Importance of having the proper Tensile in your Stitching Wire

Tensile is defined as the uniaxial tension until failure measured in pounds per square inch (PSI). The higher the failure point the stiffer the wire, this is measured on tensile testing machine. High quality stitching wire has a tensile range of 135,000 to 165,000 PSI. A tensile above 165,000 PSI will wear out parts in your stitching head prematurely, causing maintenance costs and down time. High tensile wire can also wear out the knives in a trimmer section prematurely. The increased hardness of the stitching wire will nick a trimmer section’s knives more severely when struck during saddle stitcher jams. A tensile below 135,000 PSI will cause the stitching wire to be soft and not properly form a proper stitch.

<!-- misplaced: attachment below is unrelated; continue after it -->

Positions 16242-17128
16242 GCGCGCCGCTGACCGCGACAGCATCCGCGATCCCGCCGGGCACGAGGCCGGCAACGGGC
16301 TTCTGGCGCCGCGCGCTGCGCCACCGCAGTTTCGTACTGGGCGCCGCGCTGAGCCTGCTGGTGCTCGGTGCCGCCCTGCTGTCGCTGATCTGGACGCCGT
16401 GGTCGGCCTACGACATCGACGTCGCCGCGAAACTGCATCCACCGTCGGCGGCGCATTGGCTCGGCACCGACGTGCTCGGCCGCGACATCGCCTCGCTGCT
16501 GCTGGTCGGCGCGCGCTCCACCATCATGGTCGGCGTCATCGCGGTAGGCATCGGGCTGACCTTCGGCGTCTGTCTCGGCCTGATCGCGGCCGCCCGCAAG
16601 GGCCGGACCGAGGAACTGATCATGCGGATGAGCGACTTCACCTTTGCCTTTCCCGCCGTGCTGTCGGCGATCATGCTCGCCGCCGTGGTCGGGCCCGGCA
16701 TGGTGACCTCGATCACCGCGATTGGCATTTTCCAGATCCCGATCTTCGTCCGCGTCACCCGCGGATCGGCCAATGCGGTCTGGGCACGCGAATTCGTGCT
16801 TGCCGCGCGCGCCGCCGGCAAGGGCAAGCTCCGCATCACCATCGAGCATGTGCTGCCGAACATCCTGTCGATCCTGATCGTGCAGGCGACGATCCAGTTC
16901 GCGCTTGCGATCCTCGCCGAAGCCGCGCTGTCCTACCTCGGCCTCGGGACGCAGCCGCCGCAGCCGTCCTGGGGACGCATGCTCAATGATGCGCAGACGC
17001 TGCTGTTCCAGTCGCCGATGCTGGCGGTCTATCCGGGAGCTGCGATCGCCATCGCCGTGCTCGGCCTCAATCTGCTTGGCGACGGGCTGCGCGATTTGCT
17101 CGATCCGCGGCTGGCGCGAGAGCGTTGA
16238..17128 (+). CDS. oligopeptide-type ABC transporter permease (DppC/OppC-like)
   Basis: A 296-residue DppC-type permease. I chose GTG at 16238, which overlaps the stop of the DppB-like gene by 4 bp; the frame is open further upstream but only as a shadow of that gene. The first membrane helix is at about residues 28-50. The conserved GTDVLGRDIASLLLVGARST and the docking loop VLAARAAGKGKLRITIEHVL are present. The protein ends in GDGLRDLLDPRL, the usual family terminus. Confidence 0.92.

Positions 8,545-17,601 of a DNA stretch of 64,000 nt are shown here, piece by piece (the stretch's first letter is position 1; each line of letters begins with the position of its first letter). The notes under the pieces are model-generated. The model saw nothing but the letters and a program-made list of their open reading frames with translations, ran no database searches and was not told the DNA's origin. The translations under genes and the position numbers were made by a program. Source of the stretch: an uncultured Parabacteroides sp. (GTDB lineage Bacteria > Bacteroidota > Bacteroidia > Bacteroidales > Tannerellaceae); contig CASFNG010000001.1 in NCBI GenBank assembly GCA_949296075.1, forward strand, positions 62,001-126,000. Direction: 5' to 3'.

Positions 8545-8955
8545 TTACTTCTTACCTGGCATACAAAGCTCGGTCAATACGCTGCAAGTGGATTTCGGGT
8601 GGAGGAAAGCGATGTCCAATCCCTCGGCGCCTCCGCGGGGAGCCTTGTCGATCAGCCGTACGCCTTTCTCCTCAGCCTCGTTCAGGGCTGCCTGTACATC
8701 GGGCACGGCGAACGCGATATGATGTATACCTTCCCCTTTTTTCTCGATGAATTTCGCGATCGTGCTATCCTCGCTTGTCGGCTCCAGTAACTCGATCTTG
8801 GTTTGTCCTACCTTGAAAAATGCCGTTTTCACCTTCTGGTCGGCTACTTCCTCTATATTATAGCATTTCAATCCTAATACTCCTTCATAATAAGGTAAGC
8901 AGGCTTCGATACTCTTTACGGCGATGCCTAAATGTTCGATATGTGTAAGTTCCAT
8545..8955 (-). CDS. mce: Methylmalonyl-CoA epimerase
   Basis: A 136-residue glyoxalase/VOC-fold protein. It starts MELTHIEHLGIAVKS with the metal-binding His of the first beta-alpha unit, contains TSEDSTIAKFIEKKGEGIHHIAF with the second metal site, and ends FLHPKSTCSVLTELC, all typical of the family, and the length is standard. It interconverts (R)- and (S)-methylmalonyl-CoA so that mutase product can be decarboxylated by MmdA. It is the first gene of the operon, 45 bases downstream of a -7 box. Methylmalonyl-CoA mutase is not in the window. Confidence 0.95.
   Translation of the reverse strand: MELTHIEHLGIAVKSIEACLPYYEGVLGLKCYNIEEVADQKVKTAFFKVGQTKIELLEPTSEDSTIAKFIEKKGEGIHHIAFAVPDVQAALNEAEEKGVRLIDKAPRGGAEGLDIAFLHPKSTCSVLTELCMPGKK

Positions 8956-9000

High tensile stitching wires are available in the industry, but the cost benefits of using a high tensile wire with a thinner diameter on thicker applications is outweighed by the cost of premature wear on stitching heads and trimmer section knives.  

Stitching Wire Cast and Camber (Helix)

Commercially produced, stitching wire is not straight. Each spool size has a desired curvature of the wire. The radial or circular curvature is known as “Cast.” Cast is measured as the diameter of a free turn of wire. The axial component is referred to as “Camber.” Camber is measured at the offset in the ends of one turn of freely hanging wire. The larger the cast and the smaller the camber are characteristics of a high quality wire. This allows the wire to go into the stitching head smoother, producing less drag, and will provide fewer dropped stitches. The stitching head will work more efficiently with less energy and maintenance.